COS 89-3
Detecting bifurcations and alternate stable states in vegetation with remote sensing: when hypotheses and errors align

Thursday, August 8, 2013: 8:40 AM
L100E, Minneapolis Convention Center
Niall P. Hanan, Geospatial Sciences Center of Excellence, South Dakota State University, Brookings, SD
Andrew Tredennick, Natural Resource Ecology Laboratory, Colorado State University, Fort Collins, CO
Lara Prihodko, Geographic Information Science Center of Excellence, South Dakota State University, Brookings, SD
Gabriela Bucini, Department of Plant Biology, University of Vermont, Burlington, VT
Justin Dohn, Natural Resource Ecology Laboratory, Colorado State University, Fort Collins, CO

Multiple stable states, bifurcations and thresholds have been observed in a variety of aquatic, marine and terrestrial systems.  Empirical observations are supported by conceptual and numerical models of how biotic and edaphic interactions can generate non-linear dynamics and ‘ecosystem surprises’.  Bifurcations have also been observed in savannas, where the coexistence of trees and grasses depends on climatic and edaphic constraints, and their interactions with demographic constraints imposed by fire, herbivory and other factors impacting woody recruitment and mortality.  In particular, it seems clear that a positive feedback exists in savannas where grass fires reduce tree density and cover, releasing grass growth and leading to increased fire frequency or intensity. This positive feedback can drive a bifurcation between high woody cover-low fire savannas and low woody cover-high fire savannas.  Recently, however, several authors have attempted to quantify the prevalence of alternate stable states in global savannas and boreal forests using a satellite-derived woody cover product.  While interesting, we wondered whether the statistical methodologies underlying the satellite tree cover product may limit our ability to draw inferences regarding multiple stable states. In particular, classification and regression tree (CART) methods may impose discontinuities in satellite tree cover estimates not present in reality.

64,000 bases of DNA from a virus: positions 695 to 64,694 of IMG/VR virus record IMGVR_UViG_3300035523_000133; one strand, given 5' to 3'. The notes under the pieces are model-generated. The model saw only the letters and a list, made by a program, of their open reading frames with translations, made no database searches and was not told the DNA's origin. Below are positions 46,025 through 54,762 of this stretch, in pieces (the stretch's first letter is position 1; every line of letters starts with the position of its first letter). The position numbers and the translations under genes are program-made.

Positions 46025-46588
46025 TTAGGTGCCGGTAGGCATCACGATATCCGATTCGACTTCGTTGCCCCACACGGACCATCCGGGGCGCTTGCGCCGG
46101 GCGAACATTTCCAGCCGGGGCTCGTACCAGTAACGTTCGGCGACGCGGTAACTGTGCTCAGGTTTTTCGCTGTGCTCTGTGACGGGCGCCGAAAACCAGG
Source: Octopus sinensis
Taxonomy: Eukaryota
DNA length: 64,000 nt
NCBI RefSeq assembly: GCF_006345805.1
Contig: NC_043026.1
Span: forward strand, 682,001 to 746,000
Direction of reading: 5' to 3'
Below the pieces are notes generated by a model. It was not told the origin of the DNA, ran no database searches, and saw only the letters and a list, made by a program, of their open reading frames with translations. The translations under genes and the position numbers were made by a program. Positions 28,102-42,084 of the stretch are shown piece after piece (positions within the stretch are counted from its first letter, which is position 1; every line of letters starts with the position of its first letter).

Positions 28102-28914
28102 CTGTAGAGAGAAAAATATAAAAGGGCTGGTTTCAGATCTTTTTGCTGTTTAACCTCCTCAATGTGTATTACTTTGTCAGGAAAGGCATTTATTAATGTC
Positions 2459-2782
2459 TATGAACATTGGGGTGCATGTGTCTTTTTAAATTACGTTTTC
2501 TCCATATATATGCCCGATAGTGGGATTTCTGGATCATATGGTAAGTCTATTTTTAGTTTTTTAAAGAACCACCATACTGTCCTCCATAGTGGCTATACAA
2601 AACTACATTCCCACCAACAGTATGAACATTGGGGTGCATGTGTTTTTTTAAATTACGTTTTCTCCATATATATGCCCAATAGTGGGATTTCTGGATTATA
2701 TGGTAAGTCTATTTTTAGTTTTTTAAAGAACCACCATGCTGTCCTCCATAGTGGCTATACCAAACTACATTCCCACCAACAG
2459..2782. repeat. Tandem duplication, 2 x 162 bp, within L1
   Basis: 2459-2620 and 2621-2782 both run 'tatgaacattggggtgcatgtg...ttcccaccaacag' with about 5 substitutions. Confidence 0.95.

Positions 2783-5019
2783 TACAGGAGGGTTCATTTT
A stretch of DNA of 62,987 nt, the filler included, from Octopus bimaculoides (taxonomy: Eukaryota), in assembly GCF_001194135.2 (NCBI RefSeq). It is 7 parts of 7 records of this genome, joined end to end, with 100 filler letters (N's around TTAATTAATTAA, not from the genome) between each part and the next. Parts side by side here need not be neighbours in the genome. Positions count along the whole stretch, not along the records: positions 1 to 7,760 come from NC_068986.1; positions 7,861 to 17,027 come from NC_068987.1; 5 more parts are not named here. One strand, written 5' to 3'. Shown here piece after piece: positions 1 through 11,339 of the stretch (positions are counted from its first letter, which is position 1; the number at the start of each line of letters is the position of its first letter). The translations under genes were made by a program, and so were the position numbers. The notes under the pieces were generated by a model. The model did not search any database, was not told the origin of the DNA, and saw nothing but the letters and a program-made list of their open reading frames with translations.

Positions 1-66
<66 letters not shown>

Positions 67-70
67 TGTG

To explore whether CART-based methods may lead to erroneous conclusions regarding discontinuities in tree-cover we present complimentary statistical and empirical analysis approaches:  (1) we generated a random-uniform “pseudo-tree cover” dataset representing woody cover in Africa and pseudo-satellite reflectance responses. We emulated the CART methods used in the satellite tree cover product by extracting a sample of points across the continent for regression tree analysis, with terminal nodes smoothed using residual regressions.  We found that these CART-based tree cover estimates show strongly non-uniform probability density functions (apparent discontinuities) where the underlying data were perfectly uniformly distributed; and (2) we analyze an independently-derived tree cover product, derived from field and remote sensing data using continuous linear and non-linear regression techniques. We conclude that, while state-bifurcations may indeed be a feature of savannas and boreal forests, inference at global scales using satellite-derived products should be approached with extreme caution.  More generally our conclusions serve as a reminder that the statistical and functional models used to estimate earth surface properties from remotely sensed radiances may interact with subsequent ecological or biophysical interpretations and hypothesis-testing.